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Air Pollution - Is it associated with heart problems?

Written and reviewed by
Dr. Garima Sharma 92% (461 ratings)
Air Pollution - Is it associated with heart problems?

Cardiovascular diseases, particularly coronary artery disease, are one of the leading causes of death worldwide. Approximately 17 million people die of heart diseases every year across the globe. Over one-third of these deaths occur in middle-aged adults. Prevention of these killer diseases focuses on controlling cholesterol levels and high blood pressure, abstaining from smoking, making healthy life choices with respect to exercise and diet. However, growing evidence suggests that air pollution is a major risk factor for heart problems. Air pollutants contribute to serious damage to the cardiovascular system, which may turn out to be fatal.

Unfortunately, air pollution is something you cannot simply control through lifestyle changes. Minimizing the exposure to air pollutants remains an important aspect of enhancing heart health for the world’s population.

How does air pollution lead to heart problems?

Hazardous air pollutants, like carbon monoxide, sulphur dioxide, nitrogen oxide, ozone, and Particulate Matter (PM10 & PM2.5) contribute to cardiovascular disorders, such as blocked arteries leading to heart attacks, or damaged heart tissues due to oxygen deprivation causing permanent damage to the heart.

The procedure through which air pollution leads to heart problems is thought to be the same as those responsible for respiratory problems, like oxidative stress and pulmonary inflammation.

  • A study showed that long-term exposure to nitrogen oxides and particulate matter at levels close to the NAAQS (National Ambient Air Quality Standards) may cause your blood vessels to age prematurely and allow calcium to accumulate in the coronary arteries. Due to the calcium build-up, the flow of blood to the heart and blood vessels may be restricted – this, in turn, increases the risk of getting a stroke or heart attack. Death rates were reportedly four times higher in cities with a high concentration of nitrogen oxide, as compared to those with a low concentration of the air pollutant.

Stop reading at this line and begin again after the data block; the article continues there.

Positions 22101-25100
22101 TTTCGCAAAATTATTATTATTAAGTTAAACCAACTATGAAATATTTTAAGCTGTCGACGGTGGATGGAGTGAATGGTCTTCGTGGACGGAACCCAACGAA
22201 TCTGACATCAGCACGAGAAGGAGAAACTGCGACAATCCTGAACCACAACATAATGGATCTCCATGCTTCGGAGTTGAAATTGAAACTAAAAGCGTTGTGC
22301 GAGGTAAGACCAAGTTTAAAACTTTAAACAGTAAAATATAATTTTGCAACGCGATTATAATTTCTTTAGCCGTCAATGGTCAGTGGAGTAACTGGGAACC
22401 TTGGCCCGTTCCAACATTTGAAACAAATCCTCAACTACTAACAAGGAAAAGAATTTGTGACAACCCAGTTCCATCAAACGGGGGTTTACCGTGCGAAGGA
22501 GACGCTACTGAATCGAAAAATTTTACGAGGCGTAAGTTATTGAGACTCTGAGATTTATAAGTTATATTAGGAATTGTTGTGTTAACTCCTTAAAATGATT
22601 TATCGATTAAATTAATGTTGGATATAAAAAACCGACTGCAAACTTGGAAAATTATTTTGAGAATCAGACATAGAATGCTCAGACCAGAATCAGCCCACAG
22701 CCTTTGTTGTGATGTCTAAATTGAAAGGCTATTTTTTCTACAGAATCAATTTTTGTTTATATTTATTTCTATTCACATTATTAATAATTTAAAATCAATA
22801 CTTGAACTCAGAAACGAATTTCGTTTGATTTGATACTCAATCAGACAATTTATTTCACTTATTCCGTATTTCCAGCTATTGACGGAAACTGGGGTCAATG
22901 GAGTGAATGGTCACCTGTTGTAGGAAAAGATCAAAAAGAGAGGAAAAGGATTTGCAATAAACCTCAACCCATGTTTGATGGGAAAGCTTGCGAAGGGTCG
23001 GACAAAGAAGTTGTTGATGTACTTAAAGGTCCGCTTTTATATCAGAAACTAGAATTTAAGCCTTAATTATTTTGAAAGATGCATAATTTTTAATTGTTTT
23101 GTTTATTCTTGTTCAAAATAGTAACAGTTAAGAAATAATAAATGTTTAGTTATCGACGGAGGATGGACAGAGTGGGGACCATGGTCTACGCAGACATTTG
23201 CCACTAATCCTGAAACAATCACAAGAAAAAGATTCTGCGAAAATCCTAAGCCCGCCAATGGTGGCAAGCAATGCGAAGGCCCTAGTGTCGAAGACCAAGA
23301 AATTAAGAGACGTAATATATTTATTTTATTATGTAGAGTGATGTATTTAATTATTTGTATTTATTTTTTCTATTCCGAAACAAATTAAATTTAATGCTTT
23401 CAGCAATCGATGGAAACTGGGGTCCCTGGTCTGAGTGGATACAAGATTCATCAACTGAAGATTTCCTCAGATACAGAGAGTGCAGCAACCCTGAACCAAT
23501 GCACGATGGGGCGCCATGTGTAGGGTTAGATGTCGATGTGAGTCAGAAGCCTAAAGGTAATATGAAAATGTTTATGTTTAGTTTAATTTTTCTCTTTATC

• Short-term, acute effects of air pollution are more likely to strike elderly people, who are already coping with heart disease. For example – a person with atherosclerosis, a condition that results from the gathering of fatty deposits on the inner lining of the arterial walls, is likely to experience immediate effects when air pollutants cause the accumulated plaque to rupture in the blood vessels, thus triggering a heart attack.

  • It is not only a short-term increase, which affects the heart. Deaths from heart problems are on the rise due to chronic or long-term exposure to air pollutants despite taking into account the other risk factors, such as smoking. Researchers are concerned particularly about pollution particles related to fuel combustion, which are smaller than 2.5microns. These particles are so tiny that they are not screened easily and enter the body more readily. These start irritating your lungs and the blood vessels surrounding the heart. Evidence indicates that the pollutants, over time, increase or aggravate the process of damage within the arteries.

How to protect yourself from air pollution effects and prevent heart problems

A person with an existing circulatory or heart condition should check with the healthcare provider and look for ways to minimize exposure to air pollutants to prevent the condition from worsening.

It is advisable that you avoid spending hours in heavy traffic or places – say, factory areas – where the air pollution levels are high. Choose an alternate route or wear masks to cover your nose and mouth. If possible, use segregated bicycle lanes instead of the main roads.

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